I had been cautioned by my Hoosier colleagues about the long winter seasons experienced in the Northland. As I drove north through Madison on Dec. 3, 1991, Old Man Winter rolled out the white carpet.
Traveling westbound on I-94 was harrowing, as an icy wind blew fine snow crystals across the highway in the late afternoon. Arriving in Bloomington after dark, I pulled into a motel lot hoping to negotiate a parking spot near an outside electrical outlet. Snow was pushed three feet high along the border of the building. After a little digging by hand, I got lucky and found a buried outlet to provide power to my engine heater.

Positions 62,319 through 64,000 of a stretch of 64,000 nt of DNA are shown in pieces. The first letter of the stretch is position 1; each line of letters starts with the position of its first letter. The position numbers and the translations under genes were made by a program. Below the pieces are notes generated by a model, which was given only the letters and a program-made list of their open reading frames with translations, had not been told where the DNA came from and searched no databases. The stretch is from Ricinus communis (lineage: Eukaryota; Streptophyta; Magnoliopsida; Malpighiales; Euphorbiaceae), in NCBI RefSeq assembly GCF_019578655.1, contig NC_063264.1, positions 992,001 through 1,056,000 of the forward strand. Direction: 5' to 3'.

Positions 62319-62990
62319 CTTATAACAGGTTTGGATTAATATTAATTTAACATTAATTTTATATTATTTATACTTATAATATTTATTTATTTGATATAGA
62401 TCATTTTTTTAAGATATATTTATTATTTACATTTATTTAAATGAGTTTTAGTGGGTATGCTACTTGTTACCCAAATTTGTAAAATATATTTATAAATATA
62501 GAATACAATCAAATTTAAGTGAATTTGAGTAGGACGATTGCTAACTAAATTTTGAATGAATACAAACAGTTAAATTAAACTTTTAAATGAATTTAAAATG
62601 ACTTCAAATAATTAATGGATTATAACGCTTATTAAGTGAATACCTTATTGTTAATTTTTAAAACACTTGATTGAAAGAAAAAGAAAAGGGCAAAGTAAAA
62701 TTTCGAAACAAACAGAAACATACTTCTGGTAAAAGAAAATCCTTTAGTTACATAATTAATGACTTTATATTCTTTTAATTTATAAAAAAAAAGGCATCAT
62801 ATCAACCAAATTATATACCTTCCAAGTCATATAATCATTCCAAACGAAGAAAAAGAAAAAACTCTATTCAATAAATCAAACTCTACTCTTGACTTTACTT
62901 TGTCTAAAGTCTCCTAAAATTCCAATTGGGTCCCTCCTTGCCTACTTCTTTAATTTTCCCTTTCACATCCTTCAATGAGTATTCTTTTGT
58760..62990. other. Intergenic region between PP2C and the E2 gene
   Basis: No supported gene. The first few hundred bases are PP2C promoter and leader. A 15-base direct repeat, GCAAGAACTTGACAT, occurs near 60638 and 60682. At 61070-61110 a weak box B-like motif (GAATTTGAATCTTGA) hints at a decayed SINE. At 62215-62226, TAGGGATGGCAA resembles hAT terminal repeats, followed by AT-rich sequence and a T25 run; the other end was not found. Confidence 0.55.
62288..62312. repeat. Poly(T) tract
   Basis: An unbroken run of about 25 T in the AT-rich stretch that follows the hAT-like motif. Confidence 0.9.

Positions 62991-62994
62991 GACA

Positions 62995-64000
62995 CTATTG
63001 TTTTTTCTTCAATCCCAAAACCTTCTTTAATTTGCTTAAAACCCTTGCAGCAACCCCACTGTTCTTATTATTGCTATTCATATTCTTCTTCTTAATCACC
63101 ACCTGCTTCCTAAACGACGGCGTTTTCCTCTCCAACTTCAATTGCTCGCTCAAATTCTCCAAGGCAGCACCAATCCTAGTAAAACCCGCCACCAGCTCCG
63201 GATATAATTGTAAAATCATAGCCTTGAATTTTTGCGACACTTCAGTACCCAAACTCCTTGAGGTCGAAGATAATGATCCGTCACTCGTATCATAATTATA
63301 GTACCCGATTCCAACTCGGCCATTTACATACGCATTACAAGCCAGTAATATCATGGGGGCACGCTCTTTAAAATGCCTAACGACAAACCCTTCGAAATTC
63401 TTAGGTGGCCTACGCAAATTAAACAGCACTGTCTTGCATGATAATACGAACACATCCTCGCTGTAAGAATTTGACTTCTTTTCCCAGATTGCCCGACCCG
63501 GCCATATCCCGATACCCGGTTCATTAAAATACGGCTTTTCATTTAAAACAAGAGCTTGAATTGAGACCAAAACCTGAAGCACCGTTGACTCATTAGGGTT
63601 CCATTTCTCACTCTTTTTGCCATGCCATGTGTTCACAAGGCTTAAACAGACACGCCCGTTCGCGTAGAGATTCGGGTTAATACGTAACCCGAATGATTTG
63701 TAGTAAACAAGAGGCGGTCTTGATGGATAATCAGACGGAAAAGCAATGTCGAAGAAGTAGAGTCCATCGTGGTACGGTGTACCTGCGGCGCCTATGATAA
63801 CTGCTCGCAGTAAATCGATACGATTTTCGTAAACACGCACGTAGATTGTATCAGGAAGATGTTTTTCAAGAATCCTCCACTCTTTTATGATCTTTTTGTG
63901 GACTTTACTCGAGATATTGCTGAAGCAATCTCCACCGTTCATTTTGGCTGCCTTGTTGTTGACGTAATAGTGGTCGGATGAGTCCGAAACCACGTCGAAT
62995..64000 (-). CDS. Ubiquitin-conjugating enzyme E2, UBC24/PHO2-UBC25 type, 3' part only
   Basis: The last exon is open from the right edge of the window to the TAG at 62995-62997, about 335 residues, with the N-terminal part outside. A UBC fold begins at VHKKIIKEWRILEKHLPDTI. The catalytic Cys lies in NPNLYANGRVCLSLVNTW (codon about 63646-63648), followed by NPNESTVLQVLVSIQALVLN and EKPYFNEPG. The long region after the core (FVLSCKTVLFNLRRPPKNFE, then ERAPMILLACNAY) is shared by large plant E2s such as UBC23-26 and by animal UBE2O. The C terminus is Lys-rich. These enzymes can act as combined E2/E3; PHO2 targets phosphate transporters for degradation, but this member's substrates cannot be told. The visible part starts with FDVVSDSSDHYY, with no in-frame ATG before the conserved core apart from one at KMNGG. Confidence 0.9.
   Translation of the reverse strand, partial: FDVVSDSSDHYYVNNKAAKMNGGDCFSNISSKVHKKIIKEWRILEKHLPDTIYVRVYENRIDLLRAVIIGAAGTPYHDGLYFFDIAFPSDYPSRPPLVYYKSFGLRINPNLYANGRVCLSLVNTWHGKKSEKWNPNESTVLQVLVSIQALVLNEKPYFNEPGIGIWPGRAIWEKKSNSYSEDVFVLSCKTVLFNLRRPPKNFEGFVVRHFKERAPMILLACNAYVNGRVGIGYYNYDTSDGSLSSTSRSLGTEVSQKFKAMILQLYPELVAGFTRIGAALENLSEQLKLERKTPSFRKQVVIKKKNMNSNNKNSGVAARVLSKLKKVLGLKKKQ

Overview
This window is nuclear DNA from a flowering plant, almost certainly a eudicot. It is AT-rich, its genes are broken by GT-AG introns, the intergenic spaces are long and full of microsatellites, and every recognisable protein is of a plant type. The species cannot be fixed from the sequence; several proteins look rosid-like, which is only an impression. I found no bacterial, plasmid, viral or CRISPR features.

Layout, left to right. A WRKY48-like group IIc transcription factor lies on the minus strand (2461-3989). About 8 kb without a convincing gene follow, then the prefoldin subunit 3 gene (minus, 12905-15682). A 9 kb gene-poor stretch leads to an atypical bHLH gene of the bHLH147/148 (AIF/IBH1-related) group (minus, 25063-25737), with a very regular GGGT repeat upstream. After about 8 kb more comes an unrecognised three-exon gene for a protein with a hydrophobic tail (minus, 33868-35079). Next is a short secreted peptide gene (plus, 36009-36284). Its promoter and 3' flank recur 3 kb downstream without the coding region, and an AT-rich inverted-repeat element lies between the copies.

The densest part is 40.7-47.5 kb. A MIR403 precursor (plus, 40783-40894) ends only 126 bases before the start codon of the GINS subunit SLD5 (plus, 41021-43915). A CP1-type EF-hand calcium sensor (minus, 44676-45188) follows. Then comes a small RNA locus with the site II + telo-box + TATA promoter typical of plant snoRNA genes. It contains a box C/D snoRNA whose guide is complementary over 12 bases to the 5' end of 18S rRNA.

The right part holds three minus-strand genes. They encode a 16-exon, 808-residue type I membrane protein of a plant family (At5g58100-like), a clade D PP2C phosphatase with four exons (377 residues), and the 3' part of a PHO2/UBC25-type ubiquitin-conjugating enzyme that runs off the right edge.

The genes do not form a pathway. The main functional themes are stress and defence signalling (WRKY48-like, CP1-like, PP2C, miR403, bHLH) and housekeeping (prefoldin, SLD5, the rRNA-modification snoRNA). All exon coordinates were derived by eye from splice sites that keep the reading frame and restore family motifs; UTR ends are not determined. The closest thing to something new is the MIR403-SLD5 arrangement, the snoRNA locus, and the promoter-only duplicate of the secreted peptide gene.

It was noteworthy to view the weather highlight on the NWS Web page yesterday, which listed the record low as -11 on Dec. 4, 1991. Yes, my first day as NOAA’s chief meteorologist for the Twin Cities remains an historical event, if only related to weather records.
In my 15 years at the helm of the NWS I don’t recall one show-stopping snow storm where school was canceled in Minneapolis/St. Paul. On a couple of occasions the governor did cancel classes statewide due to brutal cold.
As Paul Huttner noted in his morning blog, this is more like your daddy’s winter.